by motor carriers of leased or borrowed vehicles to avoid financial responsibility for
accidents that occurred while goods were being transported in interstate commerce.” Canal
Ins. Co. v. Distribution Servs., Inc., 320 F.3d 488, 489 (4th Cir. 2003). To that end, the
MCA and subsequent regulations promulgated by the Federal Motor Carrier Safety
Administration now require interstate motor carriers to obtain “a special endorsement . . .
providing that the insurer will pay within policy limits any judgment recovered against the
insured motor carrier for liability resulting from the carrier’s negligence, whether or not
the vehicle involved in the accident is specifically described in the policy. Yeates, 584 F.3d
at 874 (citing Ill. Cent. R.R. v. Dupont, 326 F.3d 665, 666 (5th Cir. 2003)). The
endorsement guarantees that commercial motor carriers are “willing and able to comply
with . . . [certain] minimum financial responsibility requirements.” 49 U.S.C. §
The motor carrier proves this “requisite financial responsibility in one of three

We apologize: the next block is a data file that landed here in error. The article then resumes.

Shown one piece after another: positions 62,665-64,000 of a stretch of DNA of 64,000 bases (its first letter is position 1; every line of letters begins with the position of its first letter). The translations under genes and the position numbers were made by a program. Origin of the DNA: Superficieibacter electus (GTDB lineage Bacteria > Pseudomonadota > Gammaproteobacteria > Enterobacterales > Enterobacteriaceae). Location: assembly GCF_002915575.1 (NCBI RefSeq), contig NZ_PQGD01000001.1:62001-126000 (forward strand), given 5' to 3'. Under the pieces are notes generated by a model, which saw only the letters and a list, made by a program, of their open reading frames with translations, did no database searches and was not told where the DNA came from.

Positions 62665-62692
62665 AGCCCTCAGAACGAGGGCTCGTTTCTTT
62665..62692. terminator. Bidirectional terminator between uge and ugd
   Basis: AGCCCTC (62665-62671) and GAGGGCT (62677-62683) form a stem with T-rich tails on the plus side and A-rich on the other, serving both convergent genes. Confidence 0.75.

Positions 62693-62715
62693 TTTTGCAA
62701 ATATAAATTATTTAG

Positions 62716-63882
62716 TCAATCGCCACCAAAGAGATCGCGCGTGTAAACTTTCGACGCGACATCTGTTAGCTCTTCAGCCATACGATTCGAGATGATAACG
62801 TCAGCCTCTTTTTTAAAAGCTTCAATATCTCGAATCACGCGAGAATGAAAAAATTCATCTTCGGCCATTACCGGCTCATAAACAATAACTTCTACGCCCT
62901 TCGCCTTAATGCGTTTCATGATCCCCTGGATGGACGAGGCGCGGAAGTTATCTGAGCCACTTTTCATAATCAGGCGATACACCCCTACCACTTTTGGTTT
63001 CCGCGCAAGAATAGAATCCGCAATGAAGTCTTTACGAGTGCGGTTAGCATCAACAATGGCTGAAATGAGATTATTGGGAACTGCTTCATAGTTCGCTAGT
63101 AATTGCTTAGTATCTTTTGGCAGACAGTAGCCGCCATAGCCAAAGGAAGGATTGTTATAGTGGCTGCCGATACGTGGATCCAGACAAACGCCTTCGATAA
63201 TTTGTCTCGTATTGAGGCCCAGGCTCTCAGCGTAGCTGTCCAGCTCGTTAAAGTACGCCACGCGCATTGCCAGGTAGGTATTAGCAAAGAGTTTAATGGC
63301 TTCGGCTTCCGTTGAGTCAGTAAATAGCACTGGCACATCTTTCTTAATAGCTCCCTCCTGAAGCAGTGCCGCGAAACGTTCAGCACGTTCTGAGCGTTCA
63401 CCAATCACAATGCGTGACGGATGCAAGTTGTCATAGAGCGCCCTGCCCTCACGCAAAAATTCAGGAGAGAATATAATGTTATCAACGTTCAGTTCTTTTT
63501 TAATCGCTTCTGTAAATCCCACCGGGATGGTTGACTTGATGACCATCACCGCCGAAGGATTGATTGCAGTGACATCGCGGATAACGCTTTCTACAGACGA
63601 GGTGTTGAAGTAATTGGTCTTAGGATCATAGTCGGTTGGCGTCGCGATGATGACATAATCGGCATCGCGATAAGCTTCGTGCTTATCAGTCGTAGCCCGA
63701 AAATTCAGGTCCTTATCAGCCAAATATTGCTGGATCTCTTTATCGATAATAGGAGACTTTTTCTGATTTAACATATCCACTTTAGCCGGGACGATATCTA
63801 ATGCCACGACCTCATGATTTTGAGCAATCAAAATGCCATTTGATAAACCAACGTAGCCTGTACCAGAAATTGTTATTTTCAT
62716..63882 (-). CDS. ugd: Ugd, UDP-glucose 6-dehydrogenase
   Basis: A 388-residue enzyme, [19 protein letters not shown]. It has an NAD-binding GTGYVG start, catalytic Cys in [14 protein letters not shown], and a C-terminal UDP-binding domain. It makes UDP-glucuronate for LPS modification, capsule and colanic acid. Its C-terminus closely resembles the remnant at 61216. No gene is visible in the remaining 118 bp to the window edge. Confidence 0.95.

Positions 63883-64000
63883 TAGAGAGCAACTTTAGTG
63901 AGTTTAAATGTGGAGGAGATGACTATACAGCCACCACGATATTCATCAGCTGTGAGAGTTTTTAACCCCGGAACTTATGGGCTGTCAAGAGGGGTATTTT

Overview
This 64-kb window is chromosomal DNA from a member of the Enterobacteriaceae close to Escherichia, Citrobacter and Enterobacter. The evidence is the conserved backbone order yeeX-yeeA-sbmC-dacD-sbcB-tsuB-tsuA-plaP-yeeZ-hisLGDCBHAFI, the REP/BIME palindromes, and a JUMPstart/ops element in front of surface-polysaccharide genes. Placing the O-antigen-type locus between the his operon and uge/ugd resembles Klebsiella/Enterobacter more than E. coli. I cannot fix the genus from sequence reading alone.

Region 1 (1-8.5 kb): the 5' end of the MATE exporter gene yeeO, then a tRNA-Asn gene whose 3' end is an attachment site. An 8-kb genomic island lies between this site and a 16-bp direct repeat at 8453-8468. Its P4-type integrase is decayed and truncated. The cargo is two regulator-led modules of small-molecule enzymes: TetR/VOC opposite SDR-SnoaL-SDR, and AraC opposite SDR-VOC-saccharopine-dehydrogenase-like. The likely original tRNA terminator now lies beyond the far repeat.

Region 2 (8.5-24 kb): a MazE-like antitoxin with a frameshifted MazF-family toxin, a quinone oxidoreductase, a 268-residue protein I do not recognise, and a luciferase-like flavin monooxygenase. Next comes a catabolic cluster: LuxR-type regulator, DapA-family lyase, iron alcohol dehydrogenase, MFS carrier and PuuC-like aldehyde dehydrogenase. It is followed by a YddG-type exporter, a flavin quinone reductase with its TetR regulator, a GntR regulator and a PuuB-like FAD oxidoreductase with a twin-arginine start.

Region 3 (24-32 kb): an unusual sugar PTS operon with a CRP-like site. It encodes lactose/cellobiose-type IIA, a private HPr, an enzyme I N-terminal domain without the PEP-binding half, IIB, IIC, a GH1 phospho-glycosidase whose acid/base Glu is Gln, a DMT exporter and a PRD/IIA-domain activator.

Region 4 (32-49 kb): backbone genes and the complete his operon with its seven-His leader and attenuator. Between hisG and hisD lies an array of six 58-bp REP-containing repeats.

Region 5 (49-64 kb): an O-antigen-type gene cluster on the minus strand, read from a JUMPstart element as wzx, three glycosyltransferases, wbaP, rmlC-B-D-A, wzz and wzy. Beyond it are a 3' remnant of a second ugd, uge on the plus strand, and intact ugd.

ways—(1) by an MCS-90 endorsement, (2) by a surety bond, or (3) by self-insurance.”
Yeates, 584 F.3d at 874; 49 U.S.C. § 31139(f)(1)(A); 49 C.F.R. § 387.7(d)(1). Many
carriers opt for the MCS-90 endorsement, which is why every liability insurance policy
issued to motor carriers of interstate commerce contains the MCS-90 endorsement. Herrod
v. Wilshire Ins. Co., 499 Fed. Appx. 753, 755 (10th Cir. 2012). The endorsement is
essentially a surety obligation; it provides that the motor carrier’s insurer “agrees to pay,
within the limits of liability described herein, any final judgment recovered against the
insured for public liability resulting from negligence in the operation, maintenance or use